The Final Nail is in the Coffin for the “OLD” Big East
LONG LIVE THE BIG EAST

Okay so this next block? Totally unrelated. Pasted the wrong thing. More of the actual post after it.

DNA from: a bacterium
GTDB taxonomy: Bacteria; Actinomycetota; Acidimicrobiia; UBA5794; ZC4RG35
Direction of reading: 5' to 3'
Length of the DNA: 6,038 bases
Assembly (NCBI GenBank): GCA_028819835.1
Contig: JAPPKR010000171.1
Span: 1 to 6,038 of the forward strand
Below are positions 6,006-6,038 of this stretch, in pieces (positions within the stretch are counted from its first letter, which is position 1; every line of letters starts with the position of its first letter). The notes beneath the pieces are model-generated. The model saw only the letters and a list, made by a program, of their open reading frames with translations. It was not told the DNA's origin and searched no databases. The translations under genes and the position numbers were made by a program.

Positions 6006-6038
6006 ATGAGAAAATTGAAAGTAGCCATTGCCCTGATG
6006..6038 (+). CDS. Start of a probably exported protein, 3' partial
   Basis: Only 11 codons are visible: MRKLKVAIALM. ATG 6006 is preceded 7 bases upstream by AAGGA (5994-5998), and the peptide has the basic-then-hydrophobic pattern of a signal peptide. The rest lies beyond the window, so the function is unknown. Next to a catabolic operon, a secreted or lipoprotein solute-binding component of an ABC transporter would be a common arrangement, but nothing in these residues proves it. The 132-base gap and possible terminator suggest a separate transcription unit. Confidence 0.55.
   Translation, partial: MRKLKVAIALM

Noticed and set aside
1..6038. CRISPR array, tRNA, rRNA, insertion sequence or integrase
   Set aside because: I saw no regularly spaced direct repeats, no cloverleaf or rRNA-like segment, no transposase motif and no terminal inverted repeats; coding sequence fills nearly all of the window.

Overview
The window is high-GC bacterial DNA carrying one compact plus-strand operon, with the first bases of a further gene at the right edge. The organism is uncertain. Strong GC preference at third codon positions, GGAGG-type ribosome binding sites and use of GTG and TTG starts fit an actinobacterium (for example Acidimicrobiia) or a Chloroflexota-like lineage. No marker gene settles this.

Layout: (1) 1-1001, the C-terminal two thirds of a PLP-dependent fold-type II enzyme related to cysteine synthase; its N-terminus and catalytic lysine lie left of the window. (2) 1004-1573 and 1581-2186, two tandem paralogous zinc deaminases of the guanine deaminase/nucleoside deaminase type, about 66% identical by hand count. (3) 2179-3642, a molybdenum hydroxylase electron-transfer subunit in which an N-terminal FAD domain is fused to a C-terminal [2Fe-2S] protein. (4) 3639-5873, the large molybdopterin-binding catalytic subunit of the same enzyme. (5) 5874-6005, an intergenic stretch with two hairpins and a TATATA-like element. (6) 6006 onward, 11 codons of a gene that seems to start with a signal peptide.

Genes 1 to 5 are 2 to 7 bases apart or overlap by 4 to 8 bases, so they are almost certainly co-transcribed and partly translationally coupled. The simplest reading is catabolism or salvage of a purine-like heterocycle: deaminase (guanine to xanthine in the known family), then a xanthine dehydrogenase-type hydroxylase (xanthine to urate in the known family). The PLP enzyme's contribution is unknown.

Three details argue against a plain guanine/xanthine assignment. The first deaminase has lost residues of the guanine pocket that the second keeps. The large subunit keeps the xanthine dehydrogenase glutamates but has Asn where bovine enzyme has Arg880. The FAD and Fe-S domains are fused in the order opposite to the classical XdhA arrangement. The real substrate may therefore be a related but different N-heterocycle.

The Big East is dead, long live the Big East. And yesterday the Big East insured a long life, with a new identity, when the Catholic Seven drove the final nail into the league that sacrificed itself by carrying them too long, by purchasing the name “Big East”, adding Butler and Xavier with an option on Creighton and announcing they will expidite their plans and begin play next season. Adding insult to injury, what sealed the deal and expidited the move, was a television contract that will net all seven schools more money than they would have been guaranteed in the old league. FOX Sports will make the new Big East a centerpiece of one of it’s new networks, each school netting at least three million dollars a year. One thing yet to be determined is who gets Madison Square Garden for it’s basketball tournament, the new Big East or, for lack of a better name, “Big Least” being too easy a cheap shot, “The Remnants”, which includes UConn. Do the math or, more accurately, the geography. The new Big East includes five of the charter Big East members and all, St. John’s, Villanova, Seton Hall, Georgetown and Providence are northeast corridor schools within driving distance of Madison Square Garden. Only one of “The Remnants” fits that description, and the Garden isn’t likely to have much interest in Houston, SMU, Memphis, Tulane, Cincinnati and South Florida as a trade off. To the victor goes the spoils and, make no mistake about it, the seven Catholic schools are the victors in the break up of the Big East, because the football schools refused to acknowlege what was happening in college athletics more than a decade ago and weild their power when they had it. There aren’t enough spin doctors at the Big East offices in Providence to put a silver lining on the scenario facing “The Remnants” of a once proud league that was a full player in the BCS with a basketball league that was the envy of the nation but now goes into a five league run off for one BCS berth while the departing football schools take with them most of the programs that made Big East basketball so great. The spin doctors won’t even have that office in Providence to spin out of anymore, with the search already underway for a new commissioner for the new Big East, which is likely to headquarter itself in New York while the center of the “League of Distinquished Remnants” shifts to somewhere in the midwest. After dealing with the oddity of teams from Idaho, California and Texas being in a league called the Big East, the old Big East holdovers now appear to be the odd men out with SMU, Houston, Tulane and Memphis and three of those holdovers are already battling over ACC invitations that don’t yet exist. With the FOX contract expiditing the departure of the Catholic Seven, Notre Dame is now expected to move up it’s own exit strategy and join the ACC, or play one year in the new Big East until it’s ACC berth is ready, beginning next season. The handwriting was on the wall for Big East officials fifteen years ago when networks refused to negotiate basketball contracts until football contracts were in place. They failed to act. They failed to act a decade ago when the handwriting jumped off the wall and Miami, Boston College and Virginia Tech jumped to the ACC. They, somewhat miraculously, still had time to save themselves two years ago and at least retain Syracuse, Pitt, Rutgers and Louisville, but they turned down a lucrative football T-V contract. At every turn they shot themselves in the foot by putting basketball ahead of football, in a college sports world where the opposite was the reality, until the tail wagged the dog and the only foresight on display in the league was at the Catholic schools. The Big East is dead, long live the Big East. With a comment from the sports world, I’m Scott Gray.